For whatever historical reason, the North Carolina Democratic Party is a rather pathetic mess, so much so that in 2008 and 2012, when I worked here for Obama, I observed that his campaign staff simply bypassed the state party.  It made no use, for example, of the state party’s outdated and inadequate database of voters, addresses, phone numbers, and party registration.  If Ryan Watts is to achieve a Democratic voter turnout sufficient to turn a 60/40 district into a 50-50 race, he is going to need accurate voter records.  Now, Chatham County, where I live, is one of the few Democratic bastions in a Republican CD, and it has a pretty good county Democratic machine, but Alamance County, 30 miles to the northwest, does not.  So the Chatham County Dems are offering a helping hand to the Alamance County Dems by making calls to update the lists and reach out to supporters in Alamance.

And that is why I sat at my desk yesterday, and will sit at my desk today, working my way down the list of numbers and reading from my script.


s. wallerstein said...

I wonder if calling voters is the best way to convince them. Most friends email me these days. When campaign workers or people selling something call, they inevitably call when I'm brushing my teeth, taking a siesta, concentrated on a phrase I don't understand in a philosophy text or going to the bathroom. I'm not happy to be interrupted and they are unlikely to convince me of anything.

On the other hand, even a card-carrying misanthrope such as myself finds it hard to look into the eyes of and tell someone who rings my doorbell to go take a long walk on a short pier.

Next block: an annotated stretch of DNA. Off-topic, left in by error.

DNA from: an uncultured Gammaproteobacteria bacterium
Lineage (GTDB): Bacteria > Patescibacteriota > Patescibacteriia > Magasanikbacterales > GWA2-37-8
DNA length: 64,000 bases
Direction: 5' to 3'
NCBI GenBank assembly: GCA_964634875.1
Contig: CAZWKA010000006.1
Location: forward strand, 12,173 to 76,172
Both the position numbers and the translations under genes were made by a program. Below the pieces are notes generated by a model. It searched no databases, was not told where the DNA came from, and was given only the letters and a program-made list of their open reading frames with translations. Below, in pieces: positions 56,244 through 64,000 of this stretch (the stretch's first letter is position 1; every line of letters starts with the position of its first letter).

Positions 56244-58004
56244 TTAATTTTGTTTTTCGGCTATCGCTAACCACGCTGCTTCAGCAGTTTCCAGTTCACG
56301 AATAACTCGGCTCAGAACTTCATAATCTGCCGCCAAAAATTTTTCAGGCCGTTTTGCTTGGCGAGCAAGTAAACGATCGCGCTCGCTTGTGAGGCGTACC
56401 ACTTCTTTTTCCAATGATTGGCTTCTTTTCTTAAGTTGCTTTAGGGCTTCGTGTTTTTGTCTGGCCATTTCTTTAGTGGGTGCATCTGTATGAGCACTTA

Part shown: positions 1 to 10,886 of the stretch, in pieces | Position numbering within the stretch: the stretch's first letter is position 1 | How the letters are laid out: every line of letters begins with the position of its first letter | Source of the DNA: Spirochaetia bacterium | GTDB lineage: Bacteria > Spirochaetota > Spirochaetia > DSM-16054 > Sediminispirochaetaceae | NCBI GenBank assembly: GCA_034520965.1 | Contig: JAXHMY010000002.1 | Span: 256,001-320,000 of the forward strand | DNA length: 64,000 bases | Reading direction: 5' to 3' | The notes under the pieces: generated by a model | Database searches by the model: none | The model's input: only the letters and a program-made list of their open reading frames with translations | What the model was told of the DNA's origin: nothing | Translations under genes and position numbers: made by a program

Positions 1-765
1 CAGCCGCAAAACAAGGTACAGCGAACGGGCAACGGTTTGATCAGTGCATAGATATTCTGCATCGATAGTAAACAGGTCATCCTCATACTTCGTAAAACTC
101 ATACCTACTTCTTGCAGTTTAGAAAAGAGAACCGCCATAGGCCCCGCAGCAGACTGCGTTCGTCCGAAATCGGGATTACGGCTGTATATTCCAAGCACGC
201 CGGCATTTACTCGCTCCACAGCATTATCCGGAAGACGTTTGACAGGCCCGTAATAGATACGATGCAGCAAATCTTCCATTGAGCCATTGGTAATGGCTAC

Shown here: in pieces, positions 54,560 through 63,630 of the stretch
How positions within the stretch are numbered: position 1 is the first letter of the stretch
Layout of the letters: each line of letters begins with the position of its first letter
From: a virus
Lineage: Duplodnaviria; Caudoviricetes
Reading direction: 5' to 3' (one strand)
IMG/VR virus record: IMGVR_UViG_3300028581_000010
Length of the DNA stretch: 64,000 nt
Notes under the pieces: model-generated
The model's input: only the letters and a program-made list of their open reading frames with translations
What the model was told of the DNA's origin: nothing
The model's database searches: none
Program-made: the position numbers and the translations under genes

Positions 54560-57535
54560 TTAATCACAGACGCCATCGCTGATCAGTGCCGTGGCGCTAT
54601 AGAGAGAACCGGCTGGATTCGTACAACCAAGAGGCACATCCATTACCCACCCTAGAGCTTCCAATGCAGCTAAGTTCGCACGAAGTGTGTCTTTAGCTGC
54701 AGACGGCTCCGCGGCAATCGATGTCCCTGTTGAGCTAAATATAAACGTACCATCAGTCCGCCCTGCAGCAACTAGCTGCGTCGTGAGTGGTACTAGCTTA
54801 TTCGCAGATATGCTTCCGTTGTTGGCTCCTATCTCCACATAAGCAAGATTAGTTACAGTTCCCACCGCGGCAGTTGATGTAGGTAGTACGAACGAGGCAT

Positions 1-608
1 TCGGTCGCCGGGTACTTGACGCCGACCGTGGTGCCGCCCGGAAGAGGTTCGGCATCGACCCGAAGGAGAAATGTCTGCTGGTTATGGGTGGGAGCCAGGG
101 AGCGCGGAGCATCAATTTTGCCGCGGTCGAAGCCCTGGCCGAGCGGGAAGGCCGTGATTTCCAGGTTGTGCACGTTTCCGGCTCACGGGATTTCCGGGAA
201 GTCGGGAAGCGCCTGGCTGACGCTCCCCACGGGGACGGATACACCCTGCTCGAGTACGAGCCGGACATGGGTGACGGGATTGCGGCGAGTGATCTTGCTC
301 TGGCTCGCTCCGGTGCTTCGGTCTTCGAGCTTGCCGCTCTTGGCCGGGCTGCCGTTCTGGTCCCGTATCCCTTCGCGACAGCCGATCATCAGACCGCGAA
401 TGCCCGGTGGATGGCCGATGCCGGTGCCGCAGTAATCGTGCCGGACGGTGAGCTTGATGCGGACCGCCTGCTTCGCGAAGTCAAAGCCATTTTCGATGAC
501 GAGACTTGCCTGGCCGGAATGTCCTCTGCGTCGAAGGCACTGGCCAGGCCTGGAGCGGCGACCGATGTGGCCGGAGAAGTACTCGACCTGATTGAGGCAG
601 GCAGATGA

When I was living in California now over 40 years ago, a young lady with impressively short shorts rang my doorbell to convince me to vote in a local election. She (or her shorts) convinced me and on election day she reappeared to make sure that I had actually voted, which I had done. She convinced me so convincingly that I remember her over 40 years later.

Robert Paul Wolff said...

No, no, the point is that starting with a phone list you update it to check who is no longer there, and so forth. Once you nail that down, you can start the door to door visits. Needless to say, if you can get their email addresses and such, that is even better.

s. wallerstein said...

Ok. I stand corrected.

I support my deputy (congressperson), Giorgio Jackson, and his people email me all the time as does his party, Revolución Democrática, but they've never called, so emailing, if you can, seems to be standard operating procedure all over the at times not so civilized world. Obviously, I gave them my email when I signed up.

Enam el Brux said...
This comment has been removed by the author.
LFC said...

@ s.w.

The phone is still used in campaigns, partly to update lists and records as Wolff explains but also for other purposes. In addition to individual calls there are robocalls, where a candidate or one of his or her prominent supporters will record a msg and put it on answering machines (for those who still have them as many people, incl me, do). There is an annoyance factor but if these methods weren't at least somewhat effective they prob wouldn't still be used...

s. wallerstein said...

I automatically hang up on robocalls, even if it's Simone de Beauvoir inviting me to dinner.